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Days Gone By: #1 of The Walking Dead

Days Gone Bye (The Walking Dead, #1)by Robert Kirkman

The first installment in the long series focuses mostly on the relationships of the living with the backdrop of extreme hardship of the zombie plague. I imagine that that will be the flavor for the rest of the series. The author does a great job capturing the characters’ traits and presenting the interplays between characters with conflicting interests. The tension is high, the dialog realistic, and the artwork is well executed. Now I have to read the rest of the series!

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Beauty Queens

Beauty Queensby Libba Bray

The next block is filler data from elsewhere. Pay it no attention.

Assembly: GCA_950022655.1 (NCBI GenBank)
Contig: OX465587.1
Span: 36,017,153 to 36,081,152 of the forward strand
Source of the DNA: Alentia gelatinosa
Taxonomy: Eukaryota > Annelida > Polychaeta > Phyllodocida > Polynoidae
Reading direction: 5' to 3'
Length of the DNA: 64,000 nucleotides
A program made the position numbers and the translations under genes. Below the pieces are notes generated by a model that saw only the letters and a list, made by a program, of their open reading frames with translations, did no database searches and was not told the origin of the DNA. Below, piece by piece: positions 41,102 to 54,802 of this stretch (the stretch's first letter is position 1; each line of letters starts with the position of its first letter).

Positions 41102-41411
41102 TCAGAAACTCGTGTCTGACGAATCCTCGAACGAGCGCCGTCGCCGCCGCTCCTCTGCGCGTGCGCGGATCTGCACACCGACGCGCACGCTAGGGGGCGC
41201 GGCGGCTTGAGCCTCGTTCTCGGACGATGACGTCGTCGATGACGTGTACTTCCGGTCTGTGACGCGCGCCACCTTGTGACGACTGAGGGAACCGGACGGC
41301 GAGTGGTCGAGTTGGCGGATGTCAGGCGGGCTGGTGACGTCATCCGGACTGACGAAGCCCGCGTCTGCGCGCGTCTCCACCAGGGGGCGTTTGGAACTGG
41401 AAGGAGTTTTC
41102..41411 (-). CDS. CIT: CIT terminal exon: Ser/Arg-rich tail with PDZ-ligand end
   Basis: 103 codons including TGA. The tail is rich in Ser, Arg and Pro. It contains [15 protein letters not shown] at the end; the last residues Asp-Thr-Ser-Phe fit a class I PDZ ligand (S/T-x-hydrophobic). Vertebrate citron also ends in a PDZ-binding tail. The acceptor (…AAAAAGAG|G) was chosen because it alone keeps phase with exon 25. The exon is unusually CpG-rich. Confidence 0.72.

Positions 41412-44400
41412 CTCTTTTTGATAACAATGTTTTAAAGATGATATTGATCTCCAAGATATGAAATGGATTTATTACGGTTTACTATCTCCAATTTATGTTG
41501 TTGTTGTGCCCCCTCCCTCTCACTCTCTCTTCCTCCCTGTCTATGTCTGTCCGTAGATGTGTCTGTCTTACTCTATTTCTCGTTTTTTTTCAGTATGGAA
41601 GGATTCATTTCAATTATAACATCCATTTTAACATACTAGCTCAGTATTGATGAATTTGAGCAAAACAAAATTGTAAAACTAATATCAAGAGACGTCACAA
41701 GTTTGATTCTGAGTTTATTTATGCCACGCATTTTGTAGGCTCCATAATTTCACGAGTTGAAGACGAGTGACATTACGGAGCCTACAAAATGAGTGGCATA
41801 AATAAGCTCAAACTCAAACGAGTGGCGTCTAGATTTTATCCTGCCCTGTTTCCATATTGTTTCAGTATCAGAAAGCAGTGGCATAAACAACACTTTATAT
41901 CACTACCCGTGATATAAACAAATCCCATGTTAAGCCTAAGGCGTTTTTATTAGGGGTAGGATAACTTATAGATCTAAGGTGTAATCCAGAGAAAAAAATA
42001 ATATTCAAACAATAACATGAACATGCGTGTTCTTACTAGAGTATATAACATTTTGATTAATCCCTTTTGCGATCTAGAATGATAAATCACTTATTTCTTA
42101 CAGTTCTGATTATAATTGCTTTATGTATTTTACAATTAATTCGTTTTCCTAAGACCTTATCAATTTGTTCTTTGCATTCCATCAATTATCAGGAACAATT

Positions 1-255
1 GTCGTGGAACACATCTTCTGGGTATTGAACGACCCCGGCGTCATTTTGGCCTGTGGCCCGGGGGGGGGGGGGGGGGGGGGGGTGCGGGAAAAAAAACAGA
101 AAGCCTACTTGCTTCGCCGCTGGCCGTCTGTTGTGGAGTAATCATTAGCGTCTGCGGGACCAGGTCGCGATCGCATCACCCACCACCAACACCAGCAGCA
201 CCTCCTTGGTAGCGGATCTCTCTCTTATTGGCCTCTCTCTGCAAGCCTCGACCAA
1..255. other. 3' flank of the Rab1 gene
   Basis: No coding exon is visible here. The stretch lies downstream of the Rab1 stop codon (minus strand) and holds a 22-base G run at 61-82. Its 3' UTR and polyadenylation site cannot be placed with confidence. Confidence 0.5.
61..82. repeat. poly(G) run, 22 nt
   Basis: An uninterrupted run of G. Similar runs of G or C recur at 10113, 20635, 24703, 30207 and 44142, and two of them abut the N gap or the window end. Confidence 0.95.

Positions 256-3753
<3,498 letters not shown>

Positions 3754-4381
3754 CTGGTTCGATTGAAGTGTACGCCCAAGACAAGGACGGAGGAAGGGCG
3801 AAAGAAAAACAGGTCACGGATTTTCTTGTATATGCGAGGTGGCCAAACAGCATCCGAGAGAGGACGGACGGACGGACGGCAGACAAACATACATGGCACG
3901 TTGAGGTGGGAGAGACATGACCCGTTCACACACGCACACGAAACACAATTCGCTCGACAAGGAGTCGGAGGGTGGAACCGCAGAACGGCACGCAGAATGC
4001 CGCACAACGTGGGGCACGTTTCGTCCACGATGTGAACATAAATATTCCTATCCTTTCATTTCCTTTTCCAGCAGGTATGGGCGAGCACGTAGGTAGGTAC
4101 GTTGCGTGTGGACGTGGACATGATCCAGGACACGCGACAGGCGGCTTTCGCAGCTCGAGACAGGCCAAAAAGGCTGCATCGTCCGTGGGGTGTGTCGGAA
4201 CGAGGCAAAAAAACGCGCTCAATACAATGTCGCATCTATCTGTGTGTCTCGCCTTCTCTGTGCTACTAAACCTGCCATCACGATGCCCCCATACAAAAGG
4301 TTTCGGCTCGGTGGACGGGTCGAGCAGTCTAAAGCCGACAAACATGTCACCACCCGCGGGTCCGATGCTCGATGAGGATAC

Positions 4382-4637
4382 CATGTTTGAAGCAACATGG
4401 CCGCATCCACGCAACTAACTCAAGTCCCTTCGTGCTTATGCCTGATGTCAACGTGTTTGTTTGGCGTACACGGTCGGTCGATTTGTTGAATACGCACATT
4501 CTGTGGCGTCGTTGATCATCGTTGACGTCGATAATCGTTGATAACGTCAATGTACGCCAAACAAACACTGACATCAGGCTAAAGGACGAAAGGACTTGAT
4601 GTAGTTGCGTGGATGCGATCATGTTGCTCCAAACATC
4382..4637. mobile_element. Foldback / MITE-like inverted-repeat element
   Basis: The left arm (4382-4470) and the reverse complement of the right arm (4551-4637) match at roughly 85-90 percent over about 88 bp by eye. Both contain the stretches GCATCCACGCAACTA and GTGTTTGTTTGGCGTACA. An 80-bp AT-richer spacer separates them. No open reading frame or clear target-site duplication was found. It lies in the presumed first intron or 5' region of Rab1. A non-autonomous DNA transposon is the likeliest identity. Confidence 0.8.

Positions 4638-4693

It’s not easy to categorize this book. There is a little bit of everything — actually, there are A LOT of everything, and almost every “disadvantaged” group of characters: a transgendered former boy band member, a hearing-impaired dancer, a mechanically talented lesbian, a second generation South East Asian overachiever, an African American overachiever, a dumb blond, a sex-maniac teen, a die-heart beauty queen – and a host of other supporting characters and villains. There lies the strength and the weakness of the book: it covers many possible grounds and actually treats all these characters sensitively and with depth; and it loses focus sometimes because all the varied characters and their back stories are told alternatively and at times the readers are pulled into the past when we want to move forward with the plot. It feels too much like the subject (reality TV and mass media) that the author set out to mock. Again, that could be a strength, if one views it and appreciates the intent; or it could be a distraction — at times, the readers might feel completely overloaded by the bombardment of so much farcical humor. I might have loved the book a bit more if some parts are better pruned. I am trying to understand the conceit of the book being published by The Corporation while it paints quite truthfully all the evil dealings the Cooperation sponsored. Perhaps, it is fitting: since the Cooperation only cares about profit margin and a Tell-it-All probably generates the highest monetary return, they don’t even care that it makes the Cooperation the arch-villain in the telling.